Now all it took was the rattle of a motorcycle and I was looking over my shoulder. In a bar, a rough-looking guy seemed to be watching me, then he turned away when I looked at him. Later on the way home, a car moved slowly down the street with its lights off. I was beginning to see signs of trouble everywhere.
One night after my conversation with Teddy, I was riding with Dan Crowne on the way back from dinner at my sister’s place. I kept a close eye on him, watching his hands tightly gripping the steering wheel. We were on Madison Ave in the middle of winter, and Dan was talking about how beautiful Washington Park was during the summer.
“But you won’t be here,” he said, then abruptly stopped talking.
His words rang in my ears.
“I’m not sure,” I answered.
“No,” he said again, “You won’t be here.”
It could have been an innocent remark, but did I see a smile at the corner of his lips?
That night I double-locked my front door and slept with the lights on.
I felt like a hunted man after Teddy’s warning. I made sure that I walked down the sidewalk facing the oncoming traffic in case someone should attempt a drive-by shooting. I figured I might notice an approaching motorcycle slow down, or see the windows of a car being lowered so I’d have a split second to take cover. These were violent, crazy guys.
I started carrying a back saw under my old tan trench coat, a short saw with a flat blade that had thick metal backing on the top. I would be able to swing it like an axe. I cut out a pocket of the trench coat so I could push my hand through and carry the saw underneath it without being noticed as I walked to the supermarket or liquor store.
“Thank you,” I said to the check-out girl as I struggled to take the returned change with one hand. I had pushed the shopping cart with one hand — I had fished the money out of my pocket and now picked up the two bags of groceries with one hand. My other hand was always pushed through the pocket hole in my trench coat, gripping the saw handle.
I thought about buying a shotgun, sawing off the twin barrels and carrying it the same way, but decided against it. If I got caught with a loaded shotgun, I’d end up in prison like Teddy and Dan.
I was a young man from a small town and I was in over my head.
I thought I was working hard at it before but after Teddy’s warning I began to train with a vengeance. Every morning I ran through the snow, struggling in drifts up to my knees. In the afternoon I pounded the gym’s heavy bag and in Karate class at night I fought as though I was fighting for my life. I’d choose biggest, toughest fighters and ask them to spar.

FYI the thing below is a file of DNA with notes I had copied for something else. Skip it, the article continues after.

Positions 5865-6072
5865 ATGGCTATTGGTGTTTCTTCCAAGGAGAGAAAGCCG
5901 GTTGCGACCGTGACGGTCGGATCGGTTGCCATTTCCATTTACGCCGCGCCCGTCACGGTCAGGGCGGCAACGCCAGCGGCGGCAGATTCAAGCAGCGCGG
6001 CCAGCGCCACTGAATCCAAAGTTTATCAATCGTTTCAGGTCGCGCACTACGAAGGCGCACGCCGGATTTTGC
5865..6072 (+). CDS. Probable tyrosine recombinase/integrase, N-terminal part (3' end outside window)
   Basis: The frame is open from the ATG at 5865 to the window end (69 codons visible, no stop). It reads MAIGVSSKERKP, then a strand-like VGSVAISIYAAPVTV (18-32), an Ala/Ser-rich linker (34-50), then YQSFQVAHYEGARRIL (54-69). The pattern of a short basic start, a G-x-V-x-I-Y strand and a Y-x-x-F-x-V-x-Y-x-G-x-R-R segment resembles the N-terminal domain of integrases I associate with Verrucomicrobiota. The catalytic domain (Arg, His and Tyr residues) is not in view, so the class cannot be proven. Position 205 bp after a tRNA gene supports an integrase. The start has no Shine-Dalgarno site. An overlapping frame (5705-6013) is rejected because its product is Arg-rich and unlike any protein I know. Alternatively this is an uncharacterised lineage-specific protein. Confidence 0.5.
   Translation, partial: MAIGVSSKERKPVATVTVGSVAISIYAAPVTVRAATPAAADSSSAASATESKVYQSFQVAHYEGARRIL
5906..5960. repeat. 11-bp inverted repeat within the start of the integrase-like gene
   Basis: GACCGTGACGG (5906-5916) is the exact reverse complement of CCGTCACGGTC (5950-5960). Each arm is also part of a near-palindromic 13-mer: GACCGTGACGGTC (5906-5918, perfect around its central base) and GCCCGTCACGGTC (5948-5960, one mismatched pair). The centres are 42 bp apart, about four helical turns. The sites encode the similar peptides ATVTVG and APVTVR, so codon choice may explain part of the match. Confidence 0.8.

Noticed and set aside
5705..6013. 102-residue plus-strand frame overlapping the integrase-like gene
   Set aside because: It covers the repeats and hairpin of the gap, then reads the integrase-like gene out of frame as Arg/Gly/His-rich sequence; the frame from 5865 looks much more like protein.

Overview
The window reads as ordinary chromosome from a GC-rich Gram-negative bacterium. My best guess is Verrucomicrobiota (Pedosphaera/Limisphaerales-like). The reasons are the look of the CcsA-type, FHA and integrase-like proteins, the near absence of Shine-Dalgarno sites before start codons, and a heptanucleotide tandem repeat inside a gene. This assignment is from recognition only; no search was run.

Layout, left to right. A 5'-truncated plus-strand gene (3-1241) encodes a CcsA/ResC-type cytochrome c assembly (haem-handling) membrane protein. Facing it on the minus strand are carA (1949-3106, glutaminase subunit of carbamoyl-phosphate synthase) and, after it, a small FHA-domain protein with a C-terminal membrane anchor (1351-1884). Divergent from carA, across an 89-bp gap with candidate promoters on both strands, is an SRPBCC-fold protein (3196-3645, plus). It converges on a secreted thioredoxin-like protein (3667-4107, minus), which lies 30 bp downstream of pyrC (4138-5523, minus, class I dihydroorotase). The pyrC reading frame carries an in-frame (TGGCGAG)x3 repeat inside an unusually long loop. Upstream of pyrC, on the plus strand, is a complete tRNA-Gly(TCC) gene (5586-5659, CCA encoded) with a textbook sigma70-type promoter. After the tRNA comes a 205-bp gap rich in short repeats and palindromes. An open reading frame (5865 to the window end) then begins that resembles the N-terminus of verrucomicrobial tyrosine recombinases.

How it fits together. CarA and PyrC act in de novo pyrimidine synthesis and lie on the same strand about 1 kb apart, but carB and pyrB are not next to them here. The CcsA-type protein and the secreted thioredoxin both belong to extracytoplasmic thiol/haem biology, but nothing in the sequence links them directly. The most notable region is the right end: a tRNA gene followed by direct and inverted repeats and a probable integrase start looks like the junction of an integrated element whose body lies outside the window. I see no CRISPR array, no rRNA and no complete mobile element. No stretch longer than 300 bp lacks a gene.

Dan was at least 6’4″ but I began to practice one move over and over, a move specifically designed for combating a larger opponent.
I imagined flicking my keys at Dan’s face, followed instantaneously by a short turning back kick to the groin. Those flying keys would cause a hundredth-of-a-second’s hesitation — Dan’s hands might come up to his face — leaving him wide open.
I practiced that move again and again. I tossed the keys into my own face to see how much time there was to follow up with the kick. If those keys froze Dan for a split second, . . . I’d have him. But his biker friends still worried me.
I didn’t have enough specific information to go to the police. When it came down to it, I wasn’t even sure about Teddy’s warning. Did he really know what he was talking about? Maybe Dan was just shooting off his mouth in a bar.
But what if the warning was a valid one?
Sometimes I wondered if this was all in my head. Maybe I was getting carried away by my own imagination. Ninety-nine times I noticed something suspicious, a shady man who seemed to be following me, and ninety-nine times it turned out to be nothing. But what about the next time? How could I be sure? I was spinning around in circles in my own thoughts.
If I had told someone about this — a friend or a roommate, neither of which I had during those first months in Albany — they probably would have said that I was letting myself get all worked up about nothing. It’s easy to tell someone they’re imagining things when you’re feeling safe and sound.
I didn’t know who I should turn to for help. I still had friends in Cortland, guys who hung out at the bar I had managed. I could have called Rudy “Shoe Tops,” one of the local wise guys. I once saw Rudy take his gun out and put it on top of the cigarette machine before talking business with the man who owned the pool hall just outside town When Rudy “Shoe Tops” spoke people listened.
But Rudy and the others had an impression of me when I left Cortland. I’d run The Mug and hadn’t backed down from anyone. They thought of me as a tough kid. Did I now want to admit that I’d moved to a larger city and couldn’t take care of myself?
I was driving myself crazy with all these imaginings. Then I thought Tom Grindle, a fraternity buddy from Cortland State. Tom Grindle . . . “Gringes” everyone called him . . . why I didn’t think of him earlier?
For part II of this story, click “Gringes” (Tom Grindle saves my ass).